August 2, 2013 |
Under gray skies and drenching rains Thursday morning, construction crews in Camden started to tear away at the facade of the former Sears, Roebuck & Co. store, almost two months after demolition started June 5. While much of the rear of the structure on the Admiral Wilson Boulevard now lies in a pile of bricks and steel, the front facade and the side facing Memorial Avenue remained largely intact until Thursday. About 9 a.m., workers from Winzinger Inc. of Hainesport slowly began taking out large chunks of the top of the facade, transforming the front of the building into a skeleton of steel girders.
July 26, 2013 |
City Controller Alan Butkovitz is planning an audit of city demolition practices, at least the fourth investigation spurred by a deadly Center City building collapse last month. The Controller's Office sent a letter Wednesday to the commissioner of licenses and inspections, Carlton Williams, saying it intended to audit "the policies and procedures" used by L&I and other agencies to monitor private and publicly funded demolition projects. "The objective of this audit will be to evaluate the adequacy of the inspection and enforcement procedures pertaining to building demolitions, including the 300 demolitions the city reportedly inspected after the June 5, 2013, Market Street building collapse," Deputy City Controller Gerald V. Micciulla told Williams.
July 21, 2013 |
After weeks of withholding records related to the Center City building collapse, the Nutter administration reversed course Friday, releasing hundreds of pages of e-mails, inspection reports, and other documents, and posting them on a city website. The administration continued to insist that "some or all of these records" might be exempt from disclosure under state law. But the mayor's office said "the city has, in its discretion, concluded that the public interest is better served by their release.
July 18, 2013
Deputy Mayor Alan Greenberger acknowledged Tuesday that he did not alert city building inspectors after he was warned in May of dangerous conditions at the Market Street demolition site. Within an hour of receiving that warning, Greenberger said, he got another e-mail suggesting the problems were being resolved. Story, B1.
July 18, 2013
What's a human life worth? Apparently not enough when it came to weighing the possibility that someone might die if a Philadelphia building wasn't demolished properly. Although they were warned of that danger, none of the people who could have prevented a tragedy acted before the worst thing imaginable occurred. The demolition of a Center City building went ahead and, on June 5, caused a wall to fall on an adjacent Salvation Army thrift store, killing six people and injuring 13. How do we know there were missed opportunities to prevent deaths and injuries?
July 15, 2013 |
In the weeks before the deadly Market Street collapse, the building's owner repeatedly warned top city officials and Salvation Army officials that the demolition could endanger the adjacent Salvation Army thrift store. But that did not prompt the city to step in. Nor did it stop the owner from rapidly demolishing the building - with devastating consequences. E-mails and letters reviewed by The Inquirer show repeated warnings about a possible collapse with potentially deadly results.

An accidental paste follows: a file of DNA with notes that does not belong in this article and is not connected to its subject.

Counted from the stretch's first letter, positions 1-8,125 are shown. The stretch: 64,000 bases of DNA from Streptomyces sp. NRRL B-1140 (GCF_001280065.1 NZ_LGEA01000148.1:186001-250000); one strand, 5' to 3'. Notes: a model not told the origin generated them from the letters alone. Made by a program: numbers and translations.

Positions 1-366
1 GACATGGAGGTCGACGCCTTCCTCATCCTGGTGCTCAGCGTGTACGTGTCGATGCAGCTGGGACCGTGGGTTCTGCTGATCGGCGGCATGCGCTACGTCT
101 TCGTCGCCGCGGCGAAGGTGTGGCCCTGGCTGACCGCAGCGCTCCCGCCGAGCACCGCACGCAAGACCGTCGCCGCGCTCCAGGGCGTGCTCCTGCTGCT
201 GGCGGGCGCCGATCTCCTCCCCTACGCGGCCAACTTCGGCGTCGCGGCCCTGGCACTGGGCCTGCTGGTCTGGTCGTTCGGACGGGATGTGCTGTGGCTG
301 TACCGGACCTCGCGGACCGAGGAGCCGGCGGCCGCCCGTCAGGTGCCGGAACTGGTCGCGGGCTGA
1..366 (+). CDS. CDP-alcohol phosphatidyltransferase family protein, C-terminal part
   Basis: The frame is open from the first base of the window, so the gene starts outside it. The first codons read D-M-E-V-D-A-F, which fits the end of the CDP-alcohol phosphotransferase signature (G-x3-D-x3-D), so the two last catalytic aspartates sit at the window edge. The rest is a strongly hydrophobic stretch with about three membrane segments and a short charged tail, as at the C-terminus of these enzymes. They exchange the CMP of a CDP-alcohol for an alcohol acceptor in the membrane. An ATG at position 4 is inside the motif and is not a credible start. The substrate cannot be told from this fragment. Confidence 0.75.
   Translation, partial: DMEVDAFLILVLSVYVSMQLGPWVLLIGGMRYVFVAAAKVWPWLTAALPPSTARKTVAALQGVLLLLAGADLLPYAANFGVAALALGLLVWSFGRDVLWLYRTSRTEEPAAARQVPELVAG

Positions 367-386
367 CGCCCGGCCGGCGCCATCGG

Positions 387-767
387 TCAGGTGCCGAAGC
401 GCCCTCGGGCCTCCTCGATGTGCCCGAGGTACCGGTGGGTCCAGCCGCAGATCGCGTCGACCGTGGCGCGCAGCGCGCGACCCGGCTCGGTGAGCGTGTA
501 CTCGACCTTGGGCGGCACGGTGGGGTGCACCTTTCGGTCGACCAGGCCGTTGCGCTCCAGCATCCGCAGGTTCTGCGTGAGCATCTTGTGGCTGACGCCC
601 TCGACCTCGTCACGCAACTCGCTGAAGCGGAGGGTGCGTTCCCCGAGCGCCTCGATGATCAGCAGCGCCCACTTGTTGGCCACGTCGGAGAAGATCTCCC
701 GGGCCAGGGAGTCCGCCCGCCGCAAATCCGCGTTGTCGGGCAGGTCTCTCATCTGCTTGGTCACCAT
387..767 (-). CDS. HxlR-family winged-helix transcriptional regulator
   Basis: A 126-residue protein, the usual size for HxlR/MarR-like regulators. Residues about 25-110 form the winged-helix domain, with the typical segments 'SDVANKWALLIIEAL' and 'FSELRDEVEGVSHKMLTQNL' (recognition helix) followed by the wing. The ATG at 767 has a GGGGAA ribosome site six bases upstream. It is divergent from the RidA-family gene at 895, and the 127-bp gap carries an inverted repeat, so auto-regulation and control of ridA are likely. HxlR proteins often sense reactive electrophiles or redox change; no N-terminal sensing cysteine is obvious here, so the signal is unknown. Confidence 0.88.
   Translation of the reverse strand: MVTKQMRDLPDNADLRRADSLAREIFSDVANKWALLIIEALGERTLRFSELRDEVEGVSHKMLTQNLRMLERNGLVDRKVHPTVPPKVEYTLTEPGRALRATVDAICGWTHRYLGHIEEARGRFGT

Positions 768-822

July 13, 2013
More than a month after the fatal building collapse at 22d and Market Streets, Mayor Nutter is still withholding pertinent public records. Nutter, who promised voters a transparent government, says it's because a grand jury is investigating the collapse. But the office of District Attorney Seth Williams, which is overseeing the investigation, says Nutter does not have to suppress public information. Reinforcing public-records experts' analysis, a Williams spokeswoman said in a statement that "there is no reason that public officials cannot discuss issues of public policy arising from publicly available facts and materials.
July 13, 2013 |
On a sunny Saturday morning in June, a four-bedroom, 1,700-square-foot home in Radnor was facing a death sentence. The house was no more than 65 years old, but by the following Tuesday, it would be coming down to make way for something bigger and better, or at least more current. Its demise, though, would not be in vain. Enter Kevin Tobin, the man behind Pre-Demolition Sales. Owners call him in ahead of the wrecking ball - sometimes at the last minute - and he inventories everything from roof tiles to flooring, HVAC systems, wainscoting, shrubs, and patios, scrawling prices in marker on the soon-to-be-razed walls.
July 12, 2013 |
NORMANDY BEACH, N.J. - It's not hard to see why they call Sandy the "Wicked Witch of the East" here in northern Ocean County. Cedar-shingled A-frame homes blown and washed from their foundations do look a lot like they crash-landed from the sky onto sand-covered streets. But not for much longer, as a walking tour led by state Environmental Protection Commissioner Bob Martin made clear Wednesday. These homes - an enduring symbol of Sandy's wrath, much like the marooned roller coaster in the ocean - are being systematically torn down.
July 11, 2013 |
The chairman of the state House Urban Affairs Committee said Tuesday that he expected the legislature to move to strengthen safety requirements for city demolition projects. "I don't see it as an issue in rural areas, but where you have larger cities where there's a tremendous amount of people, you need to take precautions, and the people that are taking down those type of buildings need to be professionals," said State Rep. Mario M. Scavello (R., Monroe), a former mayor of Mount Pocono.